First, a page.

Tolerance and the job description

A common theme I’ve noticed in schools (both primary and secondary) is the promotion of Tolerance as a concept to be taught to the pupils.

In general, this is admirable, in practice this impossible. Not so much in the ideals of the concept, but more so in its delivery.

This is because tolerance is neither permitted nor promoted amongst the staff. Schools are run as a very tight ship and people can be made to feel very uncomfortable if they disagree with the prevailing orthodoxy.

I have to state at this point that I am not talking about racism or any other illegal or dangerous ideology. Rather, I mean the simple concept of a difference of opinion and the ability to express this. Or, to put in another way, freedom of speech.

Teachers are often told that they must “uphold the ethos of the school”,  frequently this is included in their contracts. This is, in itself, a reasonable request of allegiance. After all, a Catholic school can expect that a member of staff would, if not to actively promote Catholocism, at least not take every opportunity to actively undermine it. However, the term ‘ethos of the school’ seems to be becoming ever more fluid, and this is where the problems arise.

Teachers who signed on the dotted line many years ago now find that the schools they work in are rapidly becoming unfamiliar to them. They no longer have the same working conditions, nor are the same expectations made of them. In other words, the ‘ethos of the school’ that they originally signed up to has changed dramatically. Some choose to quietly go along with the new systems, others choose instead to leave. The final category of these teachers are the ones who chose to stay, but refuse to remain silent.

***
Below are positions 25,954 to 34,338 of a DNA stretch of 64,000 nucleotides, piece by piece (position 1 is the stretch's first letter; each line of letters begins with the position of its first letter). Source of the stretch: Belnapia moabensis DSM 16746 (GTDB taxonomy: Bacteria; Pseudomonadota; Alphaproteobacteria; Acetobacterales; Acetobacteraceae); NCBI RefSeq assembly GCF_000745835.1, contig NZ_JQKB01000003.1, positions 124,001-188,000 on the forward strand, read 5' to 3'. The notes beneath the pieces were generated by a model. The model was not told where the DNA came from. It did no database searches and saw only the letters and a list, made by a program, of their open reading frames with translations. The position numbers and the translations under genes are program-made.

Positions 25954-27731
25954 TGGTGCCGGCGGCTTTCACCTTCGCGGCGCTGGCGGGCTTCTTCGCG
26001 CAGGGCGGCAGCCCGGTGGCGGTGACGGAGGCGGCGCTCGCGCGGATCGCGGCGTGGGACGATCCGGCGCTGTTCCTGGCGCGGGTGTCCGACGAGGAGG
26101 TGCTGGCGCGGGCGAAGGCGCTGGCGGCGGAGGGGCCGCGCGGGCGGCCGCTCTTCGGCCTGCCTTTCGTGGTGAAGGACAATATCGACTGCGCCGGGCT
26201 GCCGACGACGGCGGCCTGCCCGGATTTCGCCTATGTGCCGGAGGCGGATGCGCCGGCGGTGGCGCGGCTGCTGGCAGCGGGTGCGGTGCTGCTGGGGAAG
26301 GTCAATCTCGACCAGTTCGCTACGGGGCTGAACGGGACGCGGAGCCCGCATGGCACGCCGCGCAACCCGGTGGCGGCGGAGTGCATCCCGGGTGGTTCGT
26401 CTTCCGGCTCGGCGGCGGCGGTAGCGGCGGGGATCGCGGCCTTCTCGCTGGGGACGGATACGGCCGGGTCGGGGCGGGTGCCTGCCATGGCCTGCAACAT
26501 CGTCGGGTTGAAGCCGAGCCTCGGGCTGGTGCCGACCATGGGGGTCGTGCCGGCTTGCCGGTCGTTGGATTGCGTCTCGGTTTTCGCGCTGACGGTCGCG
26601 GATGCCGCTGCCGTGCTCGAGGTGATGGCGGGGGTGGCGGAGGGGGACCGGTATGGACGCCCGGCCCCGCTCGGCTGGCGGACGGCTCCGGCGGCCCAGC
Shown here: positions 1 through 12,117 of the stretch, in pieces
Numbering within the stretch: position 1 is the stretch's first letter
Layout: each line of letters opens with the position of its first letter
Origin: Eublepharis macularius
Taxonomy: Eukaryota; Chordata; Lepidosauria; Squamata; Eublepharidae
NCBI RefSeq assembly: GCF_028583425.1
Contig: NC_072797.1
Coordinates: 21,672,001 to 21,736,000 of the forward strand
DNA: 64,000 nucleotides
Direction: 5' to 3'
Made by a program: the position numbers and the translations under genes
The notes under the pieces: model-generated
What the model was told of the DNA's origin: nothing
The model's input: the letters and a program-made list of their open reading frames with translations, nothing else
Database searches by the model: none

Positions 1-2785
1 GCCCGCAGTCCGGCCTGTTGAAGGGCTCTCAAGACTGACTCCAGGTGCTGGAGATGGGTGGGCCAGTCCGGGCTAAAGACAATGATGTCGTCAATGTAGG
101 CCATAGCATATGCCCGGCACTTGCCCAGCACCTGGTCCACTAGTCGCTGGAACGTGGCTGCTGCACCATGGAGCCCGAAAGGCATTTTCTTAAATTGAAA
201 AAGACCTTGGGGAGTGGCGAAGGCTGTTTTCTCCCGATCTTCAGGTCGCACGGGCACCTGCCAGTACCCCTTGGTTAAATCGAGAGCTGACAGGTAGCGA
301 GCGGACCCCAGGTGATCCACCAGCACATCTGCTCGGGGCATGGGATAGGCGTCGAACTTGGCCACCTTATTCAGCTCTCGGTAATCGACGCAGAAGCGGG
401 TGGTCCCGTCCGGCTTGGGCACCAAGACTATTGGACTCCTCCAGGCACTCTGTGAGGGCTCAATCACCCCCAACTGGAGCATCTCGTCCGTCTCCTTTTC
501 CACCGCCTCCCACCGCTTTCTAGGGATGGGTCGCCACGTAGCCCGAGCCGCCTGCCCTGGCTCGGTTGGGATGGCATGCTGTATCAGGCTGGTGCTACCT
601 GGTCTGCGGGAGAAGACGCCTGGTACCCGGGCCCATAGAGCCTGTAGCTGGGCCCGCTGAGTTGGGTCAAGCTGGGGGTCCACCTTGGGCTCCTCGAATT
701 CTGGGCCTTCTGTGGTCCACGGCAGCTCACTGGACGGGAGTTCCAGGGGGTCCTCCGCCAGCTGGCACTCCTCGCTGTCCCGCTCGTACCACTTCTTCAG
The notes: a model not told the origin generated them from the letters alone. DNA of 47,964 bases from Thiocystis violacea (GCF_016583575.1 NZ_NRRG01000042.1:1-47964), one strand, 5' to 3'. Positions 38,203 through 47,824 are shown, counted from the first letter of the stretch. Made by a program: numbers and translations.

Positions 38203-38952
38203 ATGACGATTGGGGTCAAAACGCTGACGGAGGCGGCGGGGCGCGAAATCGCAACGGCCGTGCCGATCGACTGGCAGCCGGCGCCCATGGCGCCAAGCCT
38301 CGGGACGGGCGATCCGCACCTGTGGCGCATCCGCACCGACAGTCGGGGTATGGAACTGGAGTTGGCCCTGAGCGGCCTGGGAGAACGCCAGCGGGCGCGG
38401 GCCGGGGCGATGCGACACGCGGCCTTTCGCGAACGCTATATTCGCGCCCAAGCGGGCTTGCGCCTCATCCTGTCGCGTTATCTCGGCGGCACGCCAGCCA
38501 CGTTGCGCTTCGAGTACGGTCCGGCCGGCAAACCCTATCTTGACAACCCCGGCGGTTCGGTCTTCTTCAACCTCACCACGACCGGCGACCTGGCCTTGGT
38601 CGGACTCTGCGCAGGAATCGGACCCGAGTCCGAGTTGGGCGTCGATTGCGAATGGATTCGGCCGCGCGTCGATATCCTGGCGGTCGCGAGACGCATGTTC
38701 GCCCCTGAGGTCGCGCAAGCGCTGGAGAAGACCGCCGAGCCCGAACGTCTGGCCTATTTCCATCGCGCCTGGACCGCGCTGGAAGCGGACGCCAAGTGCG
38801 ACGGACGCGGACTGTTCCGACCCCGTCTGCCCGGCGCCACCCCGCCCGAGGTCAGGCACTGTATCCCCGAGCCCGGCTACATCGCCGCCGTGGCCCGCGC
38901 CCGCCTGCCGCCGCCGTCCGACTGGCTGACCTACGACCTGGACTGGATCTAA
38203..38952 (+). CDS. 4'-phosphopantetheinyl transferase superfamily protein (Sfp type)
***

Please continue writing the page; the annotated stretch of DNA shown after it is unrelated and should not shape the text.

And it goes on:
It is here, at this point, that the lack of tolerance becomes clear.

I have worked in many schools where members of staff have been off on long term sick leave, often caused by work related stress. Going into the same staff rooms (where schools are still lucky enough to have one) over a long period of time, shows some depressing trends. Despondent, demoralised, demotivated staff who are too scared to question some of the things they have been told to do, for fear of being put on Capability. Those that do go down the capability route are generally the ones who are signed off with stress.

Management imposing new targets, demands for ever increasing amounts of paperwork, and the constant need to supply extensive evidence of all of this, means that many teachers are finding that work intruding into every aspect of their lives. When this is raised, they are often told that they need to find ways to cope, or are they admitting that they’re not really up to the job? Older teachers are generally the ones that find this the hardest, but I’ve noticed that teachers with young families are increasingly choosing to go part-time.

At first I thought this would be so they can spend one or two days a week at home with their own children, and whilst this is certainly true, I’ve discovered that many of the ‘days off’ are actually spent in doing paperwork such as planning or marking whilst their children are napping. Those that have pointed out such a system is unsustainable are often also to be found ‘on capability’ a few months later.

I’m not going to discuss the excessive workloads teachers are expected to cope with, nor am I making a point about the changing age demographic of the workforce. I’m simply struck by the correlation between the teachers who express a differing viewpoint about new initiatives, and those that end up leaving their jobs because they find them untenable.

Essentially, any new idea or suggestion made by the management teams, is suddenly considered to be part of the ‘ethos of the school’. I’ll accept that when it relates to a religious belief or an expectation of hard work and links to wider society within the school body, but I’m not so convinced when told that it includes marking in a particular colour.

If expressions of disagreements with regard to working expectations or implementation of new policies, is regarded as a capability issue, where is the tolerance in that?

If teachers do not work in a tolerant environment, how are they meant to teach such a concept to their pupils?

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